VM: Exactly! “No, we don’t have to understand them, we just have to exterminate them!” And he looks at me, and I sort of pause, and he thinks I don’t understand: “We have to kill them all.” I’m like, “yeah, yeah, I get it.” [Laughter]

I like the idea of your character wanting to get the names down, the classifications down, but it’s a film of so much inscrutability. The idea of trying to get a name for everything in the film would be impossible.

VM: But he tries.

Yes, he tries, and I guess tries and sort of fails.

VM: Yeah. Ultimately, yes.

It’s like life itself—where should we go on? What direction? Did you enjoy the ride, or whatever you want to call it? That’s how I feel. Also, I really enjoy doing the shooting when I’m not sure about what I’m doing. Even if I control the situation, I just get bored.

I read this great review of the film in Cinema Scope the other day—the critic described the setting of the film as “cinema itself.” Do you guys think that feels right?

VM: Maybe the format helped, too, the aspect ratio. Very cinematic.

LA: Yeah, the format. I know the guy who wrote it, he’s a close friend, Quintín. But he’s not just a friend, for me he’s more. He used to be the film director of the BAFICI film festival, and probably he’s the guy that I most respect in film criticism, but I think he’s trying to describe the lack of inhibition of cinema—that there aren’t limits. Not even the filmmaker knows the limits, you know?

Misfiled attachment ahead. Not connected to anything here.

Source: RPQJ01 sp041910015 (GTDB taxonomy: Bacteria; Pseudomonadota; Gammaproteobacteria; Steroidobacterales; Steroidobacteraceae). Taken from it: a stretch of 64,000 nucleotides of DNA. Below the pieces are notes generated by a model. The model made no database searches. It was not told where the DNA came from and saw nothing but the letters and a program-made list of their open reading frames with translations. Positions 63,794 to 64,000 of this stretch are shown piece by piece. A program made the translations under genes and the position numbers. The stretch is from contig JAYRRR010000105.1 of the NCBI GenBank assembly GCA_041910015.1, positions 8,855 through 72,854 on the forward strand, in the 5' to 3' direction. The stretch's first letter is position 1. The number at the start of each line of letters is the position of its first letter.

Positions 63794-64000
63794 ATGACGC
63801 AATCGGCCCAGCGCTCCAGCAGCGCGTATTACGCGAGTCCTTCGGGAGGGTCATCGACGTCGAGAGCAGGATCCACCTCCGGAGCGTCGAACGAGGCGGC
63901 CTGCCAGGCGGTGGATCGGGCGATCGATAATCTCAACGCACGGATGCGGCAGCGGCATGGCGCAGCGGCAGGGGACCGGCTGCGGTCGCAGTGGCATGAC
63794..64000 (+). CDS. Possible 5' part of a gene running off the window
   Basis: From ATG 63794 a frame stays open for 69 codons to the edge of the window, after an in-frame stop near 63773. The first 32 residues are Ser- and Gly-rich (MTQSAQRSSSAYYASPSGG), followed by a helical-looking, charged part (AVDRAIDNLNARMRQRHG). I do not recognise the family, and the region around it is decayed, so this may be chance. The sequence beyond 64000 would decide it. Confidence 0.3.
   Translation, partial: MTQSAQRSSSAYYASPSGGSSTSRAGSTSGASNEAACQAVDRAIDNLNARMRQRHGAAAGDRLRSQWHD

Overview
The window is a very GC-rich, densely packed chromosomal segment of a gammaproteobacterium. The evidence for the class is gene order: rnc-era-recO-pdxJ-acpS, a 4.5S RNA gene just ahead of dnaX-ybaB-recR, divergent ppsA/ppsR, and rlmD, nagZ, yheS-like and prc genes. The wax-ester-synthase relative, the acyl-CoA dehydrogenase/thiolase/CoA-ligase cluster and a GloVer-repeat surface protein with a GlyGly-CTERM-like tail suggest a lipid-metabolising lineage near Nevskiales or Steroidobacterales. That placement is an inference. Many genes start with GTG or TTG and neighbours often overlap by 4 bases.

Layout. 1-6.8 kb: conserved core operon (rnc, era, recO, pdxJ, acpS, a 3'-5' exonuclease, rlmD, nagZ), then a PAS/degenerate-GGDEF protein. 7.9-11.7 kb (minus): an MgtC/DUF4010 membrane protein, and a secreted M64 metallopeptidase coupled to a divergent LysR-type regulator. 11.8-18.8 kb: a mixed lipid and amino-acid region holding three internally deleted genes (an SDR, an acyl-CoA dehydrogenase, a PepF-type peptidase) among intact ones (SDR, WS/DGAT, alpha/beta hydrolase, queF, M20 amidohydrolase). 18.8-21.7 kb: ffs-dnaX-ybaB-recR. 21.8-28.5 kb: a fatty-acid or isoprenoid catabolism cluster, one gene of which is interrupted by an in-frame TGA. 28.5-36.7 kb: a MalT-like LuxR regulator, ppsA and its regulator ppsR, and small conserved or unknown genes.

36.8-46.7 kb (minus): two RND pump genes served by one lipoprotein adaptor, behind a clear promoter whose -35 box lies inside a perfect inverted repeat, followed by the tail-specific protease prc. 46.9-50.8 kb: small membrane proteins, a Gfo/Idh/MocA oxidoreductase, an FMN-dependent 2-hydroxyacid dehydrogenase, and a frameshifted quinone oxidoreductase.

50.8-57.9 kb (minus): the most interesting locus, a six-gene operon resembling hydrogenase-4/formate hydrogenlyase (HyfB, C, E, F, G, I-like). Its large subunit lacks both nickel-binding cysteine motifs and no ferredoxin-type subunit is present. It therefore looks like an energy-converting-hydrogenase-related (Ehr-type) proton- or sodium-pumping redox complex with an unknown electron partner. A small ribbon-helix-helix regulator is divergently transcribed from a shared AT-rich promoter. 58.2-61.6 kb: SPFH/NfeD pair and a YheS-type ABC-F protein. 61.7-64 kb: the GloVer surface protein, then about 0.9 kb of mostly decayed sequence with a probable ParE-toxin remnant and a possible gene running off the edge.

I like the idea that it takes away any obligation to try to understand everything that’s going on in the movie. Do you know what I mean?

LA: Mmhmm.

I would hate for someone to walk out of the movie frustrated that they didn’t “get it.” For me, it’s more that you don’t need to understand everything in the film; you’ve just got to give yourself over to it.

VM: And let it just fill you. I’ve talked to a lot of people who have seen it, and it just comes in little waves. You’re like, “Oh, but actually that means that…” Even just the story of this little wooden soldier, what does that mean in terms of layers, time, past, present? Or whose dream is it, if it is a dream? Is it the girl’s dream, is it the wooden soldier’s dream, is it the dog’s dream?

I like that.

LA: That’s the wonderful thing in the film. I didn’t know, maybe nobody else knows. It doesn’t matter. What matters is, did you enjoy the film?

Yes. [Laughter]

VM: That’s the main question, exactly. That’s the question.

LA: It’s like life itself—where should we go on? What direction? Did you enjoy the ride, or whatever you want to call it? That’s how I feel. Also, I really enjoy doing the shooting when I’m not sure about what I’m doing. Even if I control the situation, I just get bored.

VM: Yeah, you planned it to a degree, and then all of a sudden other things happen. The person that you’re filming does something different, or has a different expression, or something in the landscape gets your attention. Subconsciously it makes me think of something else, and it takes you. You had the foundation, but you kept discovering things as you went along.

LA: I like to have the 20 pages of script here, in my pocket, just to feel secure, but it doesn’t mean that everything had to be like it was written. I don’t know—I don’t think there’s too much improvisation in the film at all.

VM: No, we were pretty faithful to it, but there were little layers, just the odd word or reaction. There’s certain little things in Danish, like when I fell by accident; we were walking up the hill, and I fell down, sore, and I’m like, “fucking shit.”[Laughter]

“What a shit country.” So great.

VM: The Argentines are watching and they’re laughing really hard, and the Danes are watching and loving it.

LA: Yeah, everyone’s like, what are you doing here? [Laughter]